You can still find Walé Oyéjidé’s albums on Spotify, in the early 2000’s he was an afrobeat producer that worked with the artists such as J Dilla and MF Doom. With some relative success under his belt, he left music to pursue law for as a safer career bet. Lucky for us, the artist in him prevailed and he’s back in the creative life, as a designer and cofounder, along with tailor Sam Hubler, of the clothing line Ikiré Jones.

Ikiré Jones is a bright and bold afro-centric men’s line with a strong narrative element and a knack for story telling. Curious as to what that means, well we’d advise you to take a look at their handkerchiefs and pocket squares. Designed by Oyéjidé, they feature classically beautiful Renaissance paintings overlaid with people of color, which as he states “forces you look at these people in a different light.” Instead of choosing style over substance, Ikiré Jones highlights both style with a whole lot of substance and is hand tailored to boot. We had a chance to speak to Walé about his line and what he brings to the fashion world.

Bevel Code: How did you meet Sam Hubler, and when did you decide to start Ikiré Jones together.

Walé: As it turned out, I had a good friend in law school, whose brother was a tailor. He turned out to be Sam. It was circumstance that I meet this guy who can make these beautiful high end garments, while realizing that I need to reclaim that creative aspect of my life.

Along the way, Sam and I decide to meet in the middle. We wanted to make something that was a bit more affordable for people we knew, who couldn’t necessarily afford these super high end garments but something that was still creative. Something that was still made domestically in America. Something that could tell a cultural story from a respectable point of view. It made a lot of sense for me to tie in my personal heritage as someone who was born in Nigeria and somebody who kind of has a unique worldview into the clothing. Ultimately we’re making clothes but really it’s a vehicle for being, what I call, a cultural ambassador. We’re trying to tell stories about people of color. Whether they be African or African American. We’re trying to convey our perspectives of brown and black life, so that these stories aren’t told to us in a skewed view, as is common, when you turn on the TV.

_MG_0133 Ikiré Jones for Bevel Code

BC: That takes me into what I found very striking about your website. You have this long futuristic sci-fi story about your line and with saints and savages, there are vignettes that go along with the clothing line. How exactly do those come about and how do you work it into the inspiration for your design?

Walé: Apart from the ones that are futuristic sci-fi kind of things, all of those are tied to real and actual issues that are occurring on the globe, generally in Africa. As somebody who is black or African, or both. In my case, I happen to be an American citizen that grew up in Nigeria. You flip open the newspaper or turn on the TV, the vast majority of headlines you see about Africa, if you see any at all, are overwhelmingly negative. When you flip through a fashion magazine you almost never see any representation about us and when you do see the representation it’s either super surface, like “here are some cool African tribal prints” or they kind of fetishize their view of African people without any real context. It’s really important that people that look at my work see themselves in it from a visual standpoint. It’s also important to convey accurate stories, authentic stories from a real perspective of somebody that actually cares about issues that affect these people. Whether it be stories that talk about migration from Africa to Europe, stories that talk about the oil fields being robbed by overseas corporations and how that effects people on the ground, whether it be just fun whimsical stories about life in Africa, or even stories about the Ebola outbreak and how its perceived by people in Africa, as opposed to how its perceived by Fox News. These are all things that are pretty global or serious issues. And sure we’re selling clothes, not curing cancer, but if you can infuse that with an actual message, actual context, I think its really way more important and goes a long way to educating the world about who we are. It’s using clothes as the honey to sweeten people to come to the message.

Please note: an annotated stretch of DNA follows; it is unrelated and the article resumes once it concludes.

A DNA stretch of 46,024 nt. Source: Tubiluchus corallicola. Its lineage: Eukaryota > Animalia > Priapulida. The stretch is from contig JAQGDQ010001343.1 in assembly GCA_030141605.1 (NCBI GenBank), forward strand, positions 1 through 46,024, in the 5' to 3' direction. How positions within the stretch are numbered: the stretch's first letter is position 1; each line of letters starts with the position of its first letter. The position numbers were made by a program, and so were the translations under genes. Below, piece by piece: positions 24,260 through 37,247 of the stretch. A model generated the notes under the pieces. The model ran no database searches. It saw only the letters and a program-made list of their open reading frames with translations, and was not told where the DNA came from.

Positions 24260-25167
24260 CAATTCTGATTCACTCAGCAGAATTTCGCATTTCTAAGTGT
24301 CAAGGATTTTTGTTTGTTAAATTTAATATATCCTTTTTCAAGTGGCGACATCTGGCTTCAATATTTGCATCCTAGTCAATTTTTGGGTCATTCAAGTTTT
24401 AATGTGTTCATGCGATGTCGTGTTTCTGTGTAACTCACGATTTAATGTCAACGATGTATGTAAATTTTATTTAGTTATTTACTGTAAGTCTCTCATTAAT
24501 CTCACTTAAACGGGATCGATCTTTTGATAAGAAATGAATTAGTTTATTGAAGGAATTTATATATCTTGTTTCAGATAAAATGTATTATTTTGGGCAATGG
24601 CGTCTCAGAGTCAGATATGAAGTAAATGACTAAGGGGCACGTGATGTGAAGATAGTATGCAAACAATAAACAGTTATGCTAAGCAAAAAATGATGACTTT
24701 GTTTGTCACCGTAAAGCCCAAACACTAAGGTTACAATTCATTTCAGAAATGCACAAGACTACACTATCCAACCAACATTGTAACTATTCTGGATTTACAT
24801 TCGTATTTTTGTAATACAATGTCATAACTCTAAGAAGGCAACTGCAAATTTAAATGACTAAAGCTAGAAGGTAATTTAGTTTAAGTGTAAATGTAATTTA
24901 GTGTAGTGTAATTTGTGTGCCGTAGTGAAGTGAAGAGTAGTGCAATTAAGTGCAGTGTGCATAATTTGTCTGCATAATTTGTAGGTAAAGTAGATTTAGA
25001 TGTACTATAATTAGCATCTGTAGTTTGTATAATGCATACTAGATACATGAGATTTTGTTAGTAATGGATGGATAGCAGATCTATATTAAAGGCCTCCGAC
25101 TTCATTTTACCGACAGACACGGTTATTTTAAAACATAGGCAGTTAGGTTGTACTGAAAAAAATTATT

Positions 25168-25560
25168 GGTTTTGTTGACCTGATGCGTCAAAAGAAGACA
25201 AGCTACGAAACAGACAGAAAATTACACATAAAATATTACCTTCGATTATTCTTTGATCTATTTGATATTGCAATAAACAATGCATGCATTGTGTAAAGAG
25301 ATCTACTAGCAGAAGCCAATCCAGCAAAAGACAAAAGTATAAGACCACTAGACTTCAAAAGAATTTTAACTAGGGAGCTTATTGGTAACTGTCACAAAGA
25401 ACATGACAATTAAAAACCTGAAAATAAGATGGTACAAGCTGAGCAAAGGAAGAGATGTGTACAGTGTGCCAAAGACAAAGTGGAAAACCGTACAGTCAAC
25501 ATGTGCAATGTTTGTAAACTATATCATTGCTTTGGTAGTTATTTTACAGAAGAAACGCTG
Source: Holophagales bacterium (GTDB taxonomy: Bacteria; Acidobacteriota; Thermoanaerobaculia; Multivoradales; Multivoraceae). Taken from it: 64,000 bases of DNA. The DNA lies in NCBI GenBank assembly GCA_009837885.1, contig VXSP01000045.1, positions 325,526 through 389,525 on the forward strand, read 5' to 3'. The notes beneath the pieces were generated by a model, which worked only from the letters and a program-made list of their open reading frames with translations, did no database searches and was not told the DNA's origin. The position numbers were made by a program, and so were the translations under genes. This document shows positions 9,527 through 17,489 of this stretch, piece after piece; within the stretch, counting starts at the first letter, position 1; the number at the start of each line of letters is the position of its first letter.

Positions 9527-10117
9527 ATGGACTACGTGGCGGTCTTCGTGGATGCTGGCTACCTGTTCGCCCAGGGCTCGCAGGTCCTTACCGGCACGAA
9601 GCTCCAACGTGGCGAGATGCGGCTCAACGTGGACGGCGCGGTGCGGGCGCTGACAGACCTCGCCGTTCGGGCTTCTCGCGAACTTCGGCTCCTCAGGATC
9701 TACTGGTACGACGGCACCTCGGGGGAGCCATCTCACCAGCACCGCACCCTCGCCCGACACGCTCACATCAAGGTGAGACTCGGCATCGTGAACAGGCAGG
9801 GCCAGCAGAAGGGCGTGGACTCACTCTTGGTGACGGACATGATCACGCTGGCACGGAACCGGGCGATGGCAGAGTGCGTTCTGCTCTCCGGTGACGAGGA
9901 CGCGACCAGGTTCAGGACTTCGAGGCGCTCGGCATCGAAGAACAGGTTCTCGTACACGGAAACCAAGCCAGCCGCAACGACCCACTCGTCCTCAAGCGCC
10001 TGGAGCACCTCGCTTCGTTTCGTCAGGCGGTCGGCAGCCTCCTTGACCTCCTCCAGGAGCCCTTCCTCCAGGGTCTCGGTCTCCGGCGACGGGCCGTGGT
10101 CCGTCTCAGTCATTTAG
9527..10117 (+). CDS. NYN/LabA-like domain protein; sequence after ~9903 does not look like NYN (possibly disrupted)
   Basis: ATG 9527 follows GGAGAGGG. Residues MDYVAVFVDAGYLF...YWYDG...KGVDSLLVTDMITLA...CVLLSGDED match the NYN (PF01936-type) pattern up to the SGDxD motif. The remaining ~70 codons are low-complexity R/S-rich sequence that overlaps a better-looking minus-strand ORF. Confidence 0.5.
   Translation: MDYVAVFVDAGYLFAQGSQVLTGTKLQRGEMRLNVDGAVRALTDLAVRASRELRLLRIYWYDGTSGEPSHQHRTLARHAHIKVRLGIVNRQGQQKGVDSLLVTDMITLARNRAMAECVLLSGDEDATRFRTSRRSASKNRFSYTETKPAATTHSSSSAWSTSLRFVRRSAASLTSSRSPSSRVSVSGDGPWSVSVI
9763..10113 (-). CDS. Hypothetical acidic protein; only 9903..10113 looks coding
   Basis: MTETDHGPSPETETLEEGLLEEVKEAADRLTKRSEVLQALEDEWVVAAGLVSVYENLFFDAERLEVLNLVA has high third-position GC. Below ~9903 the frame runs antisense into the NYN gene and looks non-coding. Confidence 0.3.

It’s really important that people that look at my work see themselves in it from a visual standpoint. It’s also important to convey accurate stories, authentic stories from a real perspective of somebody that actually cares about issues that affect these people.